First brew today

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First brew today

Postby mb92755 » Sat Sep 08, 2007 11:27 pm

I boiled my first wort and pitched my first yeast today. It is my idea of English IPA: 8 Lbs of light malt extract, 1
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RE: First Brew Today!

Postby wottaguy » Sun Sep 09, 2007 9:31 am

Hello mb92755
Congrats on your first brew and i'm glad to hear that all went smoothly too.

I wouldn't worry about a "secondary fermenter" as you really don't need one. The most important thing to concentrate on at this time is keeping your fermentation temperatures under control. Just let the wort ferment out and let it sit in the primary around 10 - 14 days or so before bottling or kegging. I do this all the time and it saves me from a lot of extra work and the beer comes out fine. It also reduces the risk of getting the beer contaminated during the second transfer.

Hope this helps and that your 1st brew is a good one!

Brew on!!
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doing ok

Postby mb92755 » Mon Sep 10, 2007 9:02 pm

OK, it's bubbling away and forming a "head" on the top (I don't know what you call it). I'm able to keep the temperature constant and it seems to like it.

Here's a question (an intelligent one I hope): I want my next batch to be a strong stout and I've read that one can "pitch" a fresh wort onto the yeast left in the bottom of the fermenter after transferring to the secondary. Is this a good thing to try for my second batch?
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Re: doing ok

Postby Push Eject » Tue Sep 11, 2007 2:41 am

First of all, congratulations! How fun is THAT?! Whatever happens with this beer, know that the hardest one is now behind you.

mb92755 wrote:OK, it's bubbling away and forming a "head" on the top (I don't know what you call it).

It's called a krausen; I hope you can see it because you are fermenting in glass and not opening a bucket. :)

mb92755 wrote:Here's a question (an intelligent one I hope): I want my next batch to be a strong stout and I've read that one can "pitch" a fresh wort onto the yeast left in the bottom of the fermenter after transferring to the secondary. Is this a good thing to try for my second batch?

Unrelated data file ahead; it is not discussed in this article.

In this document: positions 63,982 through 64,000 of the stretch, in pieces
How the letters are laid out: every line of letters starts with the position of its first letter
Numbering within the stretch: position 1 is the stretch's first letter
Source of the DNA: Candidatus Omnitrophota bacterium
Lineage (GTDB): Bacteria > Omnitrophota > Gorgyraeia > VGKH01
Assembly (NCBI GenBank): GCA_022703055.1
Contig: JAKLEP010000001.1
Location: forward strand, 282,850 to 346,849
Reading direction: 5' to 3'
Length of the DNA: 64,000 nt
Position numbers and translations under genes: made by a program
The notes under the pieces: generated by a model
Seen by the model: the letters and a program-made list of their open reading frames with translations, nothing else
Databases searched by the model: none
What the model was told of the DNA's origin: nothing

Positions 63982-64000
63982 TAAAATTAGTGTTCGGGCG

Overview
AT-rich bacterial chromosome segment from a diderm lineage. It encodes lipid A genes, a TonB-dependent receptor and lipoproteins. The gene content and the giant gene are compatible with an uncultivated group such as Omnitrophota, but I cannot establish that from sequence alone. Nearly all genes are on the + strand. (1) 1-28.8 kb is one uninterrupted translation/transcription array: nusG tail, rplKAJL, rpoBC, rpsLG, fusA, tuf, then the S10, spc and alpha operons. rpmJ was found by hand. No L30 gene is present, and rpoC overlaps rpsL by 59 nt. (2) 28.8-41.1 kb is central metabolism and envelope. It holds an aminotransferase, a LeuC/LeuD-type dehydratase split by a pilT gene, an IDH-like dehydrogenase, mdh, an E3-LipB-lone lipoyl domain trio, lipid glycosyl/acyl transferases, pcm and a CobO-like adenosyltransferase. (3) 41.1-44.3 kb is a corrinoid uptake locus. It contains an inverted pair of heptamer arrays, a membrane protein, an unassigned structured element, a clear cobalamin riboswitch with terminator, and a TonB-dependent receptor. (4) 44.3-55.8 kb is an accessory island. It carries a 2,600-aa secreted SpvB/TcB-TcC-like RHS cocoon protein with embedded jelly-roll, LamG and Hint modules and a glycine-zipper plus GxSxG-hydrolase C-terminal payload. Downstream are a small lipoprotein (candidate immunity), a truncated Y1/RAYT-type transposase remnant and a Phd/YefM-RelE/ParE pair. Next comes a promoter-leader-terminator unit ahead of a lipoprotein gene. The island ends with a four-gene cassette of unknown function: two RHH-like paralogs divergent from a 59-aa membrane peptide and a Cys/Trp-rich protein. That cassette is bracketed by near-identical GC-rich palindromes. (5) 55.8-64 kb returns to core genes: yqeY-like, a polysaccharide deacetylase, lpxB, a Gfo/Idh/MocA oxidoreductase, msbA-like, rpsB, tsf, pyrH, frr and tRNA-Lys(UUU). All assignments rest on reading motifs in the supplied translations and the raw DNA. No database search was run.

No, not really*... but WHY NOT. Go ahead! BUT do not secondary... just let your primary finish out like wotta said. 14 days would be good. Then be ULTRA clean when you rack the beer out to your bottling bucket or keg and put your stout right on top of the yeast cake left behind.

If you can, chill the fermenter for the last couple of days at around 34F to get the yeast to floculate out (fall to the bottom of the fermenter) before racking.

Cheers!
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* why 'not really'? Because without knowing the OG of your first batch and the health of your yeast we have no way of knowing what condition they will be at the end. Nor how many will be viable. The odds are you may grossly OVER pitch the second batch and/or introduce a large bacteria load during transfer. Nonetheless, DO IT -- just be clean and practice the best sanitation you can muster.
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Postby billd220 » Sat Sep 15, 2007 12:04 am

If you can, chill the fermenter for the last couple of days at around 34F to get the yeast to floculate out (fall to the bottom of the fermenter) before racking.


I'm curious what the benefit is of this procedure? Dont you need this yeast for carbonation?
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Postby Push Eject » Sat Sep 15, 2007 2:17 am

billd220 wrote:I'm curious what the benefit is of this procedure? Dont you need this yeast for carbonation?

This will help clarify your beer quickly. There will be plenty of yeast left to carbonate if you bottle condition (again, said without knowing the general health of the original yeast pitch).

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turned out great

Postby mb92755 » Fri Oct 19, 2007 9:31 pm

Been drinking my first homebrew for a few days now and am very pleased with it. It is a little more bitter than I wanted but that's because I boiled 1
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Postby Push Eject » Sun Oct 21, 2007 11:04 pm

Beautiful, Mike.

Where in the country are you?

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Postby billd220 » Mon Oct 22, 2007 6:47 pm

Wow...you're jumping right in. On your third batch in 6 weeks or so.

Good for you!
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Postby mb92755 » Tue Oct 23, 2007 12:29 am

I'm in the Willamette valley, Oregon. We have a pretty good brew supply store in Corvallis (Oregon State U), a couple more down the freeway in Eugene (U of O) and a bunch that I haven't been to up in Portland.

I want to get a variety of ales in keg or bottled because variety is the spice of life.

I messed up bottling the Honey Steam. I spent saturday washing and sanitizing bottles, canes, tubing, siphon, etc. I had it all set up and got ready to add sugar to the brew and realized I was about to stir up all the yeast from the bottom of the bucket and hadn't sanitized a bucket to rack to so that wouldn't happen. I was too tired and impatient to wait another half hour to do it so... there's too much yeast in the bottom of the bottles.
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Postby Push Eject » Tue Oct 23, 2007 1:18 am

That's what lagering and decanting are all about, man.

After about two weeks at room temp to carbonate, put them in a ~36F fridge and leave them for at least another two weeks (if not months).

All that crap will compact on the bottom and you can decant your beautiful beer.

Just don't let some shmoe do a crappy pour with them! :)

Cheers,
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